Tag Archives: 23 litre batch

First adventures in home brew

Thomas Coopers Heritage Lager

Thomas Coopers Heritage Lager and fermenter


My friend Mikey and I have recently decided to start making home brew. In this blog, we’ll be documenting our brews, sharing what we’ve learned, and hopefully stimulating some discussion and just generally see what happens.

Today, Mikey and I made our first 23 litre batch using a fairly standard starter kit that you can get from most home brew stores. We figured this was a good place to start. The kit came with pretty much everything you need, including a can of Thomas Coopers Australian Lager mix. We made a smaller batch last weekend, but I’ll let Mikey get into that.

These mix cans are a great place to start because it makes the process very easy, albeit probably a little bit too simple. This way though we were able to concentrate on the most important part of home brewing: sterilization.

If you’re interested in getting into home brewing, remember: sterilize EVERYTHING. If any nasties get into your wort, your beer will not turn out. So stay clean and err on the side of caution.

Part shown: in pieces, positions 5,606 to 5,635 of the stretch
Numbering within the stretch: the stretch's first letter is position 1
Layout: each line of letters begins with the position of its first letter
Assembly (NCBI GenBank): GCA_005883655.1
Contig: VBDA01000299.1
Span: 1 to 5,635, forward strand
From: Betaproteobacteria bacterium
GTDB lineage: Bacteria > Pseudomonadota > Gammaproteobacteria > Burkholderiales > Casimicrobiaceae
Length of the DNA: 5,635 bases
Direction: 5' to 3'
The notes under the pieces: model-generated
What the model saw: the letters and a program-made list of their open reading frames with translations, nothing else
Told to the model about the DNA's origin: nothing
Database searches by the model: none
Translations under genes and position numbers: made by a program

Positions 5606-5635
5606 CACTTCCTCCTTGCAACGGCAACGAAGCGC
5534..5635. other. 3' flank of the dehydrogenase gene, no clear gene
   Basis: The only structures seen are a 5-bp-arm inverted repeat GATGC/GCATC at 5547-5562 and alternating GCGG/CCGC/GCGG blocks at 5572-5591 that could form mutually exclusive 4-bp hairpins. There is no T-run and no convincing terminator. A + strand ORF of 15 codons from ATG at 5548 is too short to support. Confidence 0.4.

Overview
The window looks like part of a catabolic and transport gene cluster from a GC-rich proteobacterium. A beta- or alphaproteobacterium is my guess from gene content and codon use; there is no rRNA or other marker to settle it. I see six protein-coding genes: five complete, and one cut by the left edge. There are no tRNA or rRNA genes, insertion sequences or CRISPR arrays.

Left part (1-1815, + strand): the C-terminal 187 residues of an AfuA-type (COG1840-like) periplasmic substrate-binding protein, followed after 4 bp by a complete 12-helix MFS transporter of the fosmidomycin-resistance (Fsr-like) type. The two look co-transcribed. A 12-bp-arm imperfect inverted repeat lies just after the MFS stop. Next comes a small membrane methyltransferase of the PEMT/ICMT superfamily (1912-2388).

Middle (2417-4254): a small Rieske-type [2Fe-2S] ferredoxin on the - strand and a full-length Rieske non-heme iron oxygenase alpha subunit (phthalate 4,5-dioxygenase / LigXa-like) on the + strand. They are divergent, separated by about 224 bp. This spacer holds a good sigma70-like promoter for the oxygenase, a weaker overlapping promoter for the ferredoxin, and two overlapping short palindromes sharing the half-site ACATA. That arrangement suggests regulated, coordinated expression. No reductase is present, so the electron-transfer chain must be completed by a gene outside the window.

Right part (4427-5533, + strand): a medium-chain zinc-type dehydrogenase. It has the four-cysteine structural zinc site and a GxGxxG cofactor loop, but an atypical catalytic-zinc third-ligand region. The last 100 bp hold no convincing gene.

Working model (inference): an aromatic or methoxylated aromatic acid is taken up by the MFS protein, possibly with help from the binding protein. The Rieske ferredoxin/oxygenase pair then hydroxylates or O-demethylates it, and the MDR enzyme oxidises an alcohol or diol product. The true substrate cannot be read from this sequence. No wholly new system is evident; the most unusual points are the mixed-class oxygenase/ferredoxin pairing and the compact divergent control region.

So from there it was just pour the contents of the can into the fermenter with two litres of boiling water – remember, let the can sit in some hot water for about 10-15 minutes, it makes it pour much easier. Pour in some dextrose, fill the the fermenter to 23 litres and you’re pretty much done.

When filling the fermenter, make sure the water is at about 20-25 degrees C before pitching your yeast. And of course make sure everything is stirred thoroughly.

Before pitching your yeast, make sure to take a hydrometer reading to get the original specific gravity (OSG) of the wort. Today we got an OSG of 1.038. The higher the OSG, the higher the alcohol content of the final brew. 1.038 is not terribly high, but it’s pretty good, and we should get a final alcohol content of about 4.5-5.5% or so.

Following that, pitch your yeast, stir that in, put the lid on the fermenter, place your airlock and you’re done… The whole process took about 45 minutes, not counting some initial cleaning and sanitizing.

The instructions said that the fermentation process should take about 6-8 days, but we’re anticipating longer as it’s a bit cool at the moment. Once all of that is done, it’s time for bottling!

While we wait, Mikey has another fermenter at his house as well as the same Coopers kit we used today. Rather than adding the dextrose supplied, we’re planning on using a malt extract to bring out a little more flavor. We’ll report in after we brew that.


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